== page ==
The tech industry loves pronouncing trends and devices dead, especially ones that have been mature and useful for years. The latest device that’s found itself in decline and heralding a much worse forecast than is probably merited by reality is the PC. As Brian Barrett reports for Wired, 2015 was a rough year for the PC, but not “bad enough to merit the doom and gloom” that has dominated the conversation about the PC’s situation.
Two recent reports, one from Gartner and one from IDC, show a drop in the global PC market of 8% and 10.4% — which sounds bad. But Barrett argues that when you look at what those numbers actually mean, and the context in which they’re presented, “you have a picture of an industry whose death has been greatly exaggerated.” Tracking the “global PC market” involves looking at a huge number of moving parts, and even includes some devices that you might not consider a PC.
Gartner, for instance, includes data on devices like Microsoft’s Surface, while IDC’s does not. (IDC does, however, report that including data on increasingly popular hybrid devices would result in an overall decline of 7.5% for the year, which would bring its findings much closer to Gartner’s.) Nonetheless, the picture isn’t as dire as headlines might leave you to believe, especially when it comes to the PC market in the United States. IDC says that PC shipments fell just 2.6% in 2015 compared to 2014, while Gartner says they fell 2.7%.
Meanwhile, Apple increased its worldwide shipments by 5.8% according to Gartner, or 6.2% according to IDC, trading on the continued appeal of a premium system and masterful marketing. And Lenovo increased its shipments in the U.S. by 14.5%, an increase that Gartner attributes to increasing interest in hybrid or 2-in-1 devices.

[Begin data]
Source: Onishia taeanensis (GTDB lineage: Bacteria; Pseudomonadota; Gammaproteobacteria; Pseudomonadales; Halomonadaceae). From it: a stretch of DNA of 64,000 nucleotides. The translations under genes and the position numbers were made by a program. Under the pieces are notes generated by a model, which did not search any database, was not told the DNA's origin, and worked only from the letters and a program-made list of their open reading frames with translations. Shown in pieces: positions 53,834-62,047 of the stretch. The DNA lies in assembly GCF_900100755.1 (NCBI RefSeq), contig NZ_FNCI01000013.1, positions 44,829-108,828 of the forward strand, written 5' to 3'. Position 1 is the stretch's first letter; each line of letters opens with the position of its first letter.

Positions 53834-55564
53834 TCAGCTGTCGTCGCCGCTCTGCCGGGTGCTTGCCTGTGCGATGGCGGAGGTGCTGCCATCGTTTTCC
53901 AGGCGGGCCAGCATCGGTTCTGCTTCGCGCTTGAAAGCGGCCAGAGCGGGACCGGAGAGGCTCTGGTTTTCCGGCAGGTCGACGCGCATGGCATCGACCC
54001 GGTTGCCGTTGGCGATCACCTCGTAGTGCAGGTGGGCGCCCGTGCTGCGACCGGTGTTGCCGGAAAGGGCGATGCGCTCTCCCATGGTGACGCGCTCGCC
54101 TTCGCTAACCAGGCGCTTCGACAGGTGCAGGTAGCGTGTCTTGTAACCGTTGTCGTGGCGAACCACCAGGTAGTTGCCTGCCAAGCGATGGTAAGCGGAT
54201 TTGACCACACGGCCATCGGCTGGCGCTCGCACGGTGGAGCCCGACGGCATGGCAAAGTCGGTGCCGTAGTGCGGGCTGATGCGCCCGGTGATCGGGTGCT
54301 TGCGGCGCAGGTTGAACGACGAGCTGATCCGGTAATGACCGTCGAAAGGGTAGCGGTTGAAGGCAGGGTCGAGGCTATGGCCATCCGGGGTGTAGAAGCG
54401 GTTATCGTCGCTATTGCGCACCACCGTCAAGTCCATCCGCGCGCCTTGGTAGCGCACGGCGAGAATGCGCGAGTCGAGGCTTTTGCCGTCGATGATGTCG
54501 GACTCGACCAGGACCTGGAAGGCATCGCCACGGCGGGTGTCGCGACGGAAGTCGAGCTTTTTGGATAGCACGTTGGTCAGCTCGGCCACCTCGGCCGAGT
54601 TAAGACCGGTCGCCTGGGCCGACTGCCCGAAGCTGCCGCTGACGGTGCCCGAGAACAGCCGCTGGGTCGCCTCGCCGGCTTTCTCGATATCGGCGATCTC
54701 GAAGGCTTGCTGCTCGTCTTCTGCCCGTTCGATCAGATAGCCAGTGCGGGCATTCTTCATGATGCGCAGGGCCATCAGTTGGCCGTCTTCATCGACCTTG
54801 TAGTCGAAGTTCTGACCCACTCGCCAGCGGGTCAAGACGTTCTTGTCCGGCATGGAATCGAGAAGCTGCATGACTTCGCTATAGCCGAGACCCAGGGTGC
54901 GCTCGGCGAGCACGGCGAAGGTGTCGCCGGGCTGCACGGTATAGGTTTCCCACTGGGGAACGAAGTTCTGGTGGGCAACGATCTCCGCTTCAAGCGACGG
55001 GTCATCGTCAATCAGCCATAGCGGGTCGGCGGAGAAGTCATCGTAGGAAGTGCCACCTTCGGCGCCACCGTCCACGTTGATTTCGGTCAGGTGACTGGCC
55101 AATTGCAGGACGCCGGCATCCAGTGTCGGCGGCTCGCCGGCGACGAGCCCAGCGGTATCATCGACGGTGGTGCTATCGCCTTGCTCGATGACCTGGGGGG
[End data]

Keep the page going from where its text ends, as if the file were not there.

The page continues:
And if those numbers still don’t have you convinced, then maybe a common-sense glance around your office will. What devices are people using in the workplace, or even at home when they need to get some serious work done? For the most part, people are still using PCs. Even if the laptop you carry in to the office or the desktop computer you use at home isn’t the most exciting device you use everyday, it’s one that’s pretty difficult to replace.
For that reason alone, it makes sense that declining sales numbers aren’t about people abandoning their PCs. In markets where PC shipments declined more precipitously than they did in the United States, PCs saw price increases thanks to the devaluation of the local currency against the dollar — which makes it easy to put off upgrading an aging PC. That’s a decision that many U.S. customers made, as well, particularly as they were offered free upgrades to Windows 10 on laptops that they might otherwise have replaced.
PC replacements are expected to pick up again in 2016 as commercial adoption of Windows 10 accelerates and as regular consumers realize that the upgrade to Windows 10 can’t fix all of the security and performance issues that they’ve experienced with older devices that originally ran Windows 7 or Windows 8. While mobile devices are continuing to improve at handling the tasks that most people still rely on PCs to complete, premium devices like Microsoft’s Surface Book are likely to prove attractive to users who are slowly upgrading their computers.
While you may rely on your smartphone and tablet when you’re commuting or taking a coffee break at your local Starbucks, instead of dragging out your laptop, chances are pretty good that you break out the laptop or migrate to your desktop computer when you need to edit a spreadsheet, send a lengthy email, or do some serious work with a photo or video editor. Until that changes, you may not replace your PC as often as the industry would like, but the PC probably isn’t going anywhere.